Report: Orbital to seek new engine for Antares booster
SpaceFlight Now has posted a report detailing how Dulles, Virginia-based Orbital Sciences Corporation is looking into a new, as yet unnamed, rocket engine for use on the first stage of the firm’s Antares launch vehicle. The article, appearing on Oct. 19, came just slightly more than a week before the company is set to launch its Cygnus spacecraft atop an one of these rockets from NASA’s Wallops Flight Facility’s Mid-Atlantic Regional Spaceport’s Pad-0A.
SpaceFlight Now’s Stephen Clark has detailed how this, as yet, unnamed rocket engine would be used on Antares by 2017. It highlights a rather dynamic situation in terms of the booster’s status.
Orbital issued a lawsuit in October of last year in order to gain access to the Russian-made RD-180 rocket engine (it has since dropped that lawsuit). Currently, United Launch Alliance (ULA ) uses the RD-180 on its Atlas V family of boosters. With ULA considering moving away from NPO Energomash’s RD-180 – it is unclear if this engine could be considered for future use on Antares.
If so, Antares could be moving from one Russian-made rocket engine to another, as the launch vehicle currently employs the AJ-26 engine in its first stage.
The Aj-26, formerly known as the NK-33, was developed and produced by the Kuznetsov Design Bureau back in the late 1960s / early 1970s. Forty-three of these engines were imported from Russia by Aerojet Rocketdyne in the 1990s – for use on U.S. launch vehicles. Orbital purchased 20 of those engines. The AJ-26 is a high-pressure, stage combustion engine that uses super-cold liquid oxygen and rocket-grade kerosene as propellant that is capable of producing 350,000 lbs of thrust at sea level.
The age of the AJ-26 engines was brought to the fore when an AJ-26 failed during a test at NASA’s Stennis Space Center in Mississippi back on May 22 of this year.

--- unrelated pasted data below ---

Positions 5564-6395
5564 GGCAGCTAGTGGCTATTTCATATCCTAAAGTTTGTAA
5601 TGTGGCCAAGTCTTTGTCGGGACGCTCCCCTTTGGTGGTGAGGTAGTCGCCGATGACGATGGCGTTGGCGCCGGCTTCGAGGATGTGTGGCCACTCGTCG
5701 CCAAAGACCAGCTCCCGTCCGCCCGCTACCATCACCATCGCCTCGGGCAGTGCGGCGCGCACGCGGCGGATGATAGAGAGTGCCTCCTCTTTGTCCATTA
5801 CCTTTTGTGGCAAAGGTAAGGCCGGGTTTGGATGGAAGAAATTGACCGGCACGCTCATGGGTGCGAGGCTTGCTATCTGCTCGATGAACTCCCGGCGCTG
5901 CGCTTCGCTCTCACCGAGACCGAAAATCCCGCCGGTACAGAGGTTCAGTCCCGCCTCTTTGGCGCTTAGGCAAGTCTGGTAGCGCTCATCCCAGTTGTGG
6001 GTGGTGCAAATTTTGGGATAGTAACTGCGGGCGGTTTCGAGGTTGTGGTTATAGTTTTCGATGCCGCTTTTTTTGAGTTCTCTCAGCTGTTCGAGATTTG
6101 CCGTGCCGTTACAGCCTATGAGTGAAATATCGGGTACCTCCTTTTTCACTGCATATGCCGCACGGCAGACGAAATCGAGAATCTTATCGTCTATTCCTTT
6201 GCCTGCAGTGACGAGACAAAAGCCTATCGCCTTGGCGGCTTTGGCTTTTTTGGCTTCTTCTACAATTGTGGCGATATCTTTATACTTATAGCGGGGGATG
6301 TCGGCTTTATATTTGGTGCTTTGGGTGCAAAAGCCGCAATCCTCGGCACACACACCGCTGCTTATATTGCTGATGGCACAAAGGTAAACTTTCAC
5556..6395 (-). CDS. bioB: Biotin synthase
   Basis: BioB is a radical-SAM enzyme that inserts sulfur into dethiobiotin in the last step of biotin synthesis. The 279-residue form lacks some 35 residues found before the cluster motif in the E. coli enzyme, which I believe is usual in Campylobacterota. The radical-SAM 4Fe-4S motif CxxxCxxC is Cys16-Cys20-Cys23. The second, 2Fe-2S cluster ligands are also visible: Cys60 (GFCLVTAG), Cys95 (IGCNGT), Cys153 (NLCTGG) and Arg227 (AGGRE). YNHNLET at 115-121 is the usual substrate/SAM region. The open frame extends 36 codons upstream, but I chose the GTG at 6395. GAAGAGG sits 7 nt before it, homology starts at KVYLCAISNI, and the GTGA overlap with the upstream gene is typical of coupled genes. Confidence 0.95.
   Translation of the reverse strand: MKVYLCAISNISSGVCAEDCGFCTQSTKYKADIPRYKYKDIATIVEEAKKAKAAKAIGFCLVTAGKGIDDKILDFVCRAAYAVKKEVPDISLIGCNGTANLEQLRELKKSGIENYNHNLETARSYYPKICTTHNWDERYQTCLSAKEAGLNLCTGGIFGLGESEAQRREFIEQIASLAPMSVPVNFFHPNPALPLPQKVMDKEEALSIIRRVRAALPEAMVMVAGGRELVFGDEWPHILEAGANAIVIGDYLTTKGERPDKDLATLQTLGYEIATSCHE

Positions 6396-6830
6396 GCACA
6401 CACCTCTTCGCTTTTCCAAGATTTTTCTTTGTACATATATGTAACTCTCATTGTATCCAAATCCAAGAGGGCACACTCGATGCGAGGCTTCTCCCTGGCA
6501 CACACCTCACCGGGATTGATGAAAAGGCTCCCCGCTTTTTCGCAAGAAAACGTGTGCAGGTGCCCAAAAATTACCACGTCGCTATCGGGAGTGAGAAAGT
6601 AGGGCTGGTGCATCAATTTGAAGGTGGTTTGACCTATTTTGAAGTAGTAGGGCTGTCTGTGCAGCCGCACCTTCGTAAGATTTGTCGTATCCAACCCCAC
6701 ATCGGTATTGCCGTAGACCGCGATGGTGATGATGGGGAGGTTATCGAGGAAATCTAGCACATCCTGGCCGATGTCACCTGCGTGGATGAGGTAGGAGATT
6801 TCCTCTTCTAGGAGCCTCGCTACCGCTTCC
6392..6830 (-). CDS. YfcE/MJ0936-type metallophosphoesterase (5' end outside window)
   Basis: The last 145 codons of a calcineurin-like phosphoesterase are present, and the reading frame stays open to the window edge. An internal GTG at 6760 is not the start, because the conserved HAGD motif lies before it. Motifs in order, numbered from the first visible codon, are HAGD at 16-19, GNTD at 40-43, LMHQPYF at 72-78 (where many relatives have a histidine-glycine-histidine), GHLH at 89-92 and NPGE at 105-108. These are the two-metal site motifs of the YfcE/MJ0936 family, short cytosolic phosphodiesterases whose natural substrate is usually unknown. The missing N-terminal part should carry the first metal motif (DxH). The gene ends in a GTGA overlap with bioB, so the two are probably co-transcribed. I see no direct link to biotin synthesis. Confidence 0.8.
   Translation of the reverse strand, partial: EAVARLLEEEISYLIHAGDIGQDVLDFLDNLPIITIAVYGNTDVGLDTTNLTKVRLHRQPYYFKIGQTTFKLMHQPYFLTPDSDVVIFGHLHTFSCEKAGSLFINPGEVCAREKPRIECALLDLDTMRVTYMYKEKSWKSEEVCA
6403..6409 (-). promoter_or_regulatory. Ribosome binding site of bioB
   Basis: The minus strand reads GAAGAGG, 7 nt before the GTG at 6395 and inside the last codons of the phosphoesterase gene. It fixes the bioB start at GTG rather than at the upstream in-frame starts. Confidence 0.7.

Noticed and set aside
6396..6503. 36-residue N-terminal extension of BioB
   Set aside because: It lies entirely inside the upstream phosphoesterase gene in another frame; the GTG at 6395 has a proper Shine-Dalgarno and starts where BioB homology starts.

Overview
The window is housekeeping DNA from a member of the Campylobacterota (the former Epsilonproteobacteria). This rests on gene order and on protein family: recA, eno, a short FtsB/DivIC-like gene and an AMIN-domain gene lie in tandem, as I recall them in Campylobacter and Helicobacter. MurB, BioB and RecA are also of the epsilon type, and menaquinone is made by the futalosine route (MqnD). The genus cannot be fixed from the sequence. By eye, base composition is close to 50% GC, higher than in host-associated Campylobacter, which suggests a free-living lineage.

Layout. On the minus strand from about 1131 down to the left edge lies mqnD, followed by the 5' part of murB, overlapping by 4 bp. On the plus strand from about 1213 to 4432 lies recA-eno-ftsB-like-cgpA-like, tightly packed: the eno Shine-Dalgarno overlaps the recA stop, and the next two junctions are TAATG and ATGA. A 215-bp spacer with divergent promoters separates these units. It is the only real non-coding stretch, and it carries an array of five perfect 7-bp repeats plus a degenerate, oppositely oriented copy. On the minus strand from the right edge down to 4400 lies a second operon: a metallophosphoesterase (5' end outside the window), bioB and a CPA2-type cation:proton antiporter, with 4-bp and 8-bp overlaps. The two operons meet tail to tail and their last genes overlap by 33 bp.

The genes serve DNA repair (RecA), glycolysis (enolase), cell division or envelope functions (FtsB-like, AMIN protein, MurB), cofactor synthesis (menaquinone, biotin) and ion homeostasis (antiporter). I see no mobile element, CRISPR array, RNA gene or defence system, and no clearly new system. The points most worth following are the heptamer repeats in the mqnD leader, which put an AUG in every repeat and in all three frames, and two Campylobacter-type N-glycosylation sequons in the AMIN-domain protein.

SpaceFlight Now was informed by Orbital’s CEO, David Thompson, that the company was waiting to make an official announcement after bids for acquiring the engines had been completed. Orbital has a lot riding on the Antares launch system – making the reliability of the booster’s first stage – a critical concern.
Under the $1.9 billion Commercial Resupply Services (CRS) contract that Orbital has with NASA, the company is required with conducting eight resupply missions to the International Space Station (ISS ) by 2016.
The CRS contract is set to be renewed, and Orbital is certain to bid on this lucrative follow-on. The second CRS contract is currently scheduled to run from 2018 through 2024.
Proposals for the next phase of the contract is open to other competitors and are due by the middle of November. This could mean that another entity besides the two current company’s – could be tapped to provide services to the station.
NASA is working with both SpaceX and Orbital to extend the first phase of the CRS contract through 2017. The same year as when Orbital is planning to have Antares’ new engine operational by.
Both of the companies currently participating on the CRS contract employ a two-step method of sending cargo and supplies to the space station. Space Exploration Technologies (SpaceX ) launches its Dragon spacecraft from Cape Canaveral Air Force Station’s Space Launch Complex 40 in Florida atop the company’s Falcon 9 rocket. Orbital uses its Cygnus spacecraft, which lifts off atop the Antares rocket from Pad-0A at Wallops.
Orbital is poised to launch the fifth of the company’s Antares rockets on Oct. 27, 2014. The flight will mark the third operational mission carried out under the CRS contract and the fourth mission overall that the Cygnus spacecraft has undertaken.
“…We are very pleased to be a reliable partner with NASA to meet their need for reliable, regularly scheduled cargo resupply for the ISS,” Thompson said after one of the company’s prior missions to the ISS.
This article was edited on Oct. 26, 2014 at 19:50 p.m. EDT to reflect the current status of Orbital’s lawsuit
Jason Rhian spent several years honing his skills with internships at NASA, the National Space Society and other organizations. He has provided content for outlets such as: Aviation Week & Space Technology, Space.com, The Mars Society and Universe Today.